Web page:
I believe that we, as global-minded educators and literature advocates, should, to use Scurfield and Platoni’s words, become warriors of peace; peacemakers who prepare our children to grow into wise, understanding, and sympathetic global citizens who have the will and the capacity to heal the world. Being originally from Ukraine and witnessing this horrific war unfolding in my country, where all my family and friends live, I feel the cruciality of this duty urgently and viscerally. Thus, I want to bring to your attention the picturebook How War Changed Rondo, which is a Ukrainian export. The book has been recognized as a Kirkus Best Book of 2021 and as a USBBY Outstanding International Book of 2022.
Interestingly, this book was created by the Ukrainian book creators Romana Romanyshyn and Andriy Lesiv in 2014. The book won the 2015 Bologna Ragazzi Award, which is one of the most prestigious European Awards in children’s literature. I translated this book as soon as it was written. It was an imperative for me to bring it to the attention of English-speaking readers as it highlights a vital turning point in Ukraine's independent history: Russia’s annexation of Crimea and occupation of the eastern part of Ukraine in 2014 (Ukraine has been an independent country since the Soviet Union collapsed in 1991). I also felt responsibility to share with global young readers that we, as human beings, all want peace and democracy; we want to create and to thrive. In the picturebook, through the fictionalized characters, Danko (a light bulb), Fabian (a pink balloon dog), and Zirka (an origami bird), Romanyshyn and Lesiv depict the horrors of invasion of one’s own country, the impact of war, and the destruction in brings to everyone.
When I translated the text, I brought it to my classroom. It was 2015 and I taught a Children’s Literature course at the University of Georgia. When my students, who were future educators, read the text of How War Changed Rondo (the book was not yet published in the US), their empathy was sharp and deep. What’s important to know – I read the text without showing them the illustrations, so they could imagine the characters by themselves. After the reading, I invited them to write down their responses or/and to draw them. In particular, I invited them to imagine who the characters of the book are and what their injuries might look like. This was a very fruitful experience that further connected my students emotionally with the text and grounded their empathy. Finally, I showed them Andriy Lesiv’s original illustrations and they were touched by the perspective they created. You can use a similar approach when reading this picturebook in your classroom, or you can do it your own way. The possibilities are endless. You might also like to pair it with a short professional animated video of The War That Changed Rondo recently done by Chervony Sobaka (Red Dog Studio). This will be a good set to bring an intelligent perspective on such an important topic.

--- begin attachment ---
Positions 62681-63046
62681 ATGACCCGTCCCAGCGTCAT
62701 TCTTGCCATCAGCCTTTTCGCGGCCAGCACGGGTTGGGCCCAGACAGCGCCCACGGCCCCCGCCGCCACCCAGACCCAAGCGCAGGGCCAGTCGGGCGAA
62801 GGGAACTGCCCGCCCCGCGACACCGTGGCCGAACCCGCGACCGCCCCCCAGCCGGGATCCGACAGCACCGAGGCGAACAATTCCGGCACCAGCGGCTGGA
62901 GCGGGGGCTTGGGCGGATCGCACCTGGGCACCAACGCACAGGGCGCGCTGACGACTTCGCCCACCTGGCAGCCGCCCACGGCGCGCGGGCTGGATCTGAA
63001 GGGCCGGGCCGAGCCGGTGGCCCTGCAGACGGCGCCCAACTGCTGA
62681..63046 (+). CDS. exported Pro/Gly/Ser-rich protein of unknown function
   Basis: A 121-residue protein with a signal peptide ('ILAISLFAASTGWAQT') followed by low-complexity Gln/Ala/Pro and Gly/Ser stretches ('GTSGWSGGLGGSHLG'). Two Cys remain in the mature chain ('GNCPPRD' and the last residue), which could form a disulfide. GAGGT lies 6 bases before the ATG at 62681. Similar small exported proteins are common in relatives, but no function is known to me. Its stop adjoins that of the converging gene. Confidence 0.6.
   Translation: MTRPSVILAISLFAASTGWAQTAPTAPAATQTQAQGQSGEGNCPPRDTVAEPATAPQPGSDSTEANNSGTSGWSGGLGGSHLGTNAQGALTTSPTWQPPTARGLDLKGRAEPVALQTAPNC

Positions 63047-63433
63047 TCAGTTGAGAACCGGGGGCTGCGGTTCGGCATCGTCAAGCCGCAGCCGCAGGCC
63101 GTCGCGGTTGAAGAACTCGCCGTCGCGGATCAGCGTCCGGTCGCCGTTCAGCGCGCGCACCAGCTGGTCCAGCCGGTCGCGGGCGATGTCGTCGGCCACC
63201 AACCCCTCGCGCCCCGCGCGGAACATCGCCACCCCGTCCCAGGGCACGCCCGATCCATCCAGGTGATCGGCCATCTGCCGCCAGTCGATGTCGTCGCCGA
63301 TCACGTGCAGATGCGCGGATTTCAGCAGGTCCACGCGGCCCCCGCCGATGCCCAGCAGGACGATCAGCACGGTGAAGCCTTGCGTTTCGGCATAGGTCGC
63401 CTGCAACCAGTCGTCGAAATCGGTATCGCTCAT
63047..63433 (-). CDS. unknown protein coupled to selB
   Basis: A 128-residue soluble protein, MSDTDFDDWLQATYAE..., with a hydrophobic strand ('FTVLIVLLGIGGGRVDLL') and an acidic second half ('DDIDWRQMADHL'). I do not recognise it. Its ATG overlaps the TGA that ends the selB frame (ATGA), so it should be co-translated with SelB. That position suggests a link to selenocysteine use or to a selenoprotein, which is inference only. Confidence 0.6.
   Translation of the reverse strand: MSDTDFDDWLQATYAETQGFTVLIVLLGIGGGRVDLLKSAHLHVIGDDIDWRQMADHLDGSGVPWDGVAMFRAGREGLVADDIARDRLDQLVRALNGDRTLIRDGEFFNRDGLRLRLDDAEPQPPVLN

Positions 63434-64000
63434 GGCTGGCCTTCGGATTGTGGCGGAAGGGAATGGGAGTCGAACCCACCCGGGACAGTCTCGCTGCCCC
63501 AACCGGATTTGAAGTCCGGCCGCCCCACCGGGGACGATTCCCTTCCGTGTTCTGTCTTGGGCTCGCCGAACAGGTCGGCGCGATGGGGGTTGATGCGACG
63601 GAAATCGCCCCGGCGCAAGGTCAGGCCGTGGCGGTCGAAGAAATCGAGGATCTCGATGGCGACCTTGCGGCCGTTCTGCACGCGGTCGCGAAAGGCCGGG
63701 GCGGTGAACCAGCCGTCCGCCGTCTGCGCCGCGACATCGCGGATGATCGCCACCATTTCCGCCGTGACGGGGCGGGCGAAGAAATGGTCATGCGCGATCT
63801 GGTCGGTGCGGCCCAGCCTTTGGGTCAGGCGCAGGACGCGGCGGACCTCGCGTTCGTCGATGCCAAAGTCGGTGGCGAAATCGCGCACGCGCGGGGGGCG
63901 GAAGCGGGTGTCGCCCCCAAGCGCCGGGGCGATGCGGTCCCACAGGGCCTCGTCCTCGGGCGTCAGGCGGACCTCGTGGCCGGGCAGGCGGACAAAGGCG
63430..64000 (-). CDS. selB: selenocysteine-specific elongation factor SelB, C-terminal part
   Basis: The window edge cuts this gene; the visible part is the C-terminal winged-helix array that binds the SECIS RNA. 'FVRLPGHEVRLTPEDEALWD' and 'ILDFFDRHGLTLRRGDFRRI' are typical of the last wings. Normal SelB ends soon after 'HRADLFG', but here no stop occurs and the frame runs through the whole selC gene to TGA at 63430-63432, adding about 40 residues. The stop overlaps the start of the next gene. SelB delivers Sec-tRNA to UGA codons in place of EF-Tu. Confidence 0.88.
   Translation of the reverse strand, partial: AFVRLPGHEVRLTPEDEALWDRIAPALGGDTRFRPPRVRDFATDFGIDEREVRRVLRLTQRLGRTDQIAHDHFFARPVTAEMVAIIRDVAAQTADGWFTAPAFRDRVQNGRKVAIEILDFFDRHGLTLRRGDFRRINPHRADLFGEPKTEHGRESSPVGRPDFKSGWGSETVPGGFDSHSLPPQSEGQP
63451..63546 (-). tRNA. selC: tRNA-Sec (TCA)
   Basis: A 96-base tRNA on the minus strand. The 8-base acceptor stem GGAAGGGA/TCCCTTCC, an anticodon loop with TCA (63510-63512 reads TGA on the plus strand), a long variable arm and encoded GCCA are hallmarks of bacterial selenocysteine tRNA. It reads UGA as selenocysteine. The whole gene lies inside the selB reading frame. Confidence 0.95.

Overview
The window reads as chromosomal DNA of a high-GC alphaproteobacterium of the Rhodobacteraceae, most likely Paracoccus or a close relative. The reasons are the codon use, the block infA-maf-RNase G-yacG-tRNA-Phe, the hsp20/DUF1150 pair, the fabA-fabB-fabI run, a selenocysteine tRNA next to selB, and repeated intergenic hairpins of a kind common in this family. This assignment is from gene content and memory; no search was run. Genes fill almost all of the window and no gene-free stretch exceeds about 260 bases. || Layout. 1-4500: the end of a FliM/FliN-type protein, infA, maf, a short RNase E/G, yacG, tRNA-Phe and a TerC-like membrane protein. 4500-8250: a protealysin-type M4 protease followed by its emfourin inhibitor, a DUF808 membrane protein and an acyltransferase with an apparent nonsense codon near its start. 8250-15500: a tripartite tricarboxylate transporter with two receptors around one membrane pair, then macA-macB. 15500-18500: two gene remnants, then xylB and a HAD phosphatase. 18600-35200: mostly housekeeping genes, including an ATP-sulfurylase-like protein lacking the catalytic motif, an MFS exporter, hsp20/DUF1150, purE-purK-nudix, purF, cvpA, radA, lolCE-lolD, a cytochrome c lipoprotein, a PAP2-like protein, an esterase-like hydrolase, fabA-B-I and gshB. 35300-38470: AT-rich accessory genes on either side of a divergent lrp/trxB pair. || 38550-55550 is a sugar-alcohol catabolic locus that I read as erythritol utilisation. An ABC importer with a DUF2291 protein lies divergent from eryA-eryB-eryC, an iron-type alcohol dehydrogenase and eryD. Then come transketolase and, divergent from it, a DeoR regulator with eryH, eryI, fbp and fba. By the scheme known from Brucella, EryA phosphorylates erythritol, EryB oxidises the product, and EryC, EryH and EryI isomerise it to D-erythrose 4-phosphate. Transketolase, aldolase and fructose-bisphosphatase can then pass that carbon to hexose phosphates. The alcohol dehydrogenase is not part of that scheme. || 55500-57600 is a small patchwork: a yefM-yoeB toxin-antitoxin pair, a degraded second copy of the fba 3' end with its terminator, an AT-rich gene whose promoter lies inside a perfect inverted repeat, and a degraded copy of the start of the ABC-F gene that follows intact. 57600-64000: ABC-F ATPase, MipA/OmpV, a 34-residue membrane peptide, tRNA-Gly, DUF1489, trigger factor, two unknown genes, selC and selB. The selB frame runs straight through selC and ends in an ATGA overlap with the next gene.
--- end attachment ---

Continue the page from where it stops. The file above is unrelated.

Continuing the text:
Donating to Help
If you are looking for donation options to support the people of Ukraine, here are some outlets for your consideration.
Lepman, J. (2002). A bridge of children’s books: the inspiring autobiography of a remarkable woman. Dublin, Ireland: The O’Brien Press, Ltd.
Romanyshyn, R., Lesiv A., How War Changed Rondo. New York: Enchanted Lion Books.
Scurfield, R. M., Platoni, K. Th. (2012). Healing War Trauma: A Handbook of Creative Approaches. New York: Routledge.
Oksana Lushchevska, Ph.D. is an independent children's literature scholar and a Ukrainian children's book author and translator. She is a publishing industry and government consultant in Ukraine and founder of Story+I Writing Group. She was a recipient of the 2015 CLA Research Award.
By Jennifer M. Graff, Jenn Sanders, and Courtney Shimek on behalf of The Biography Clearinghouse
A Sampling of Wu Chien Shiung’s Accomplishments and Accolades
The first woman to
She also received
The Biography Clearinghouse’s latest entry includes interdisciplinary teaching ideas and resources that
This entry also features interviews with Robeson and Huang about their inspirations for this picturebook biography, connections to Wu Chien Shiung, and details about their research and composing processes, among other interesting topics. Below are three instructional ideas from this entry.
Mentoring Via Peer Conferencing
Teach the mentor/tutor to pay attention to the writer’s ideas before worrying about spelling conventions.
“Respect the writer and the writer’s paper.”
Make the writer feel comfortable, be an active listener, and don’t write on the person’s paper.
“Involve the writer by asking questions.”
Teach mentors/tutors to ask open ended questions that get the writer talking about their ideas, their writing purpose, or their process.
“Teach the writer.”
Mentors/tutors share writing strategies that can be applied to the current piece but also across other pieces, rather than just trying to fix or revise the one piece they are discussing.
“Encourage the writer.”
Mentors/tutors provide encouragement by noting something specific that the writer did really well and offering one or two suggestions for revision (p.127).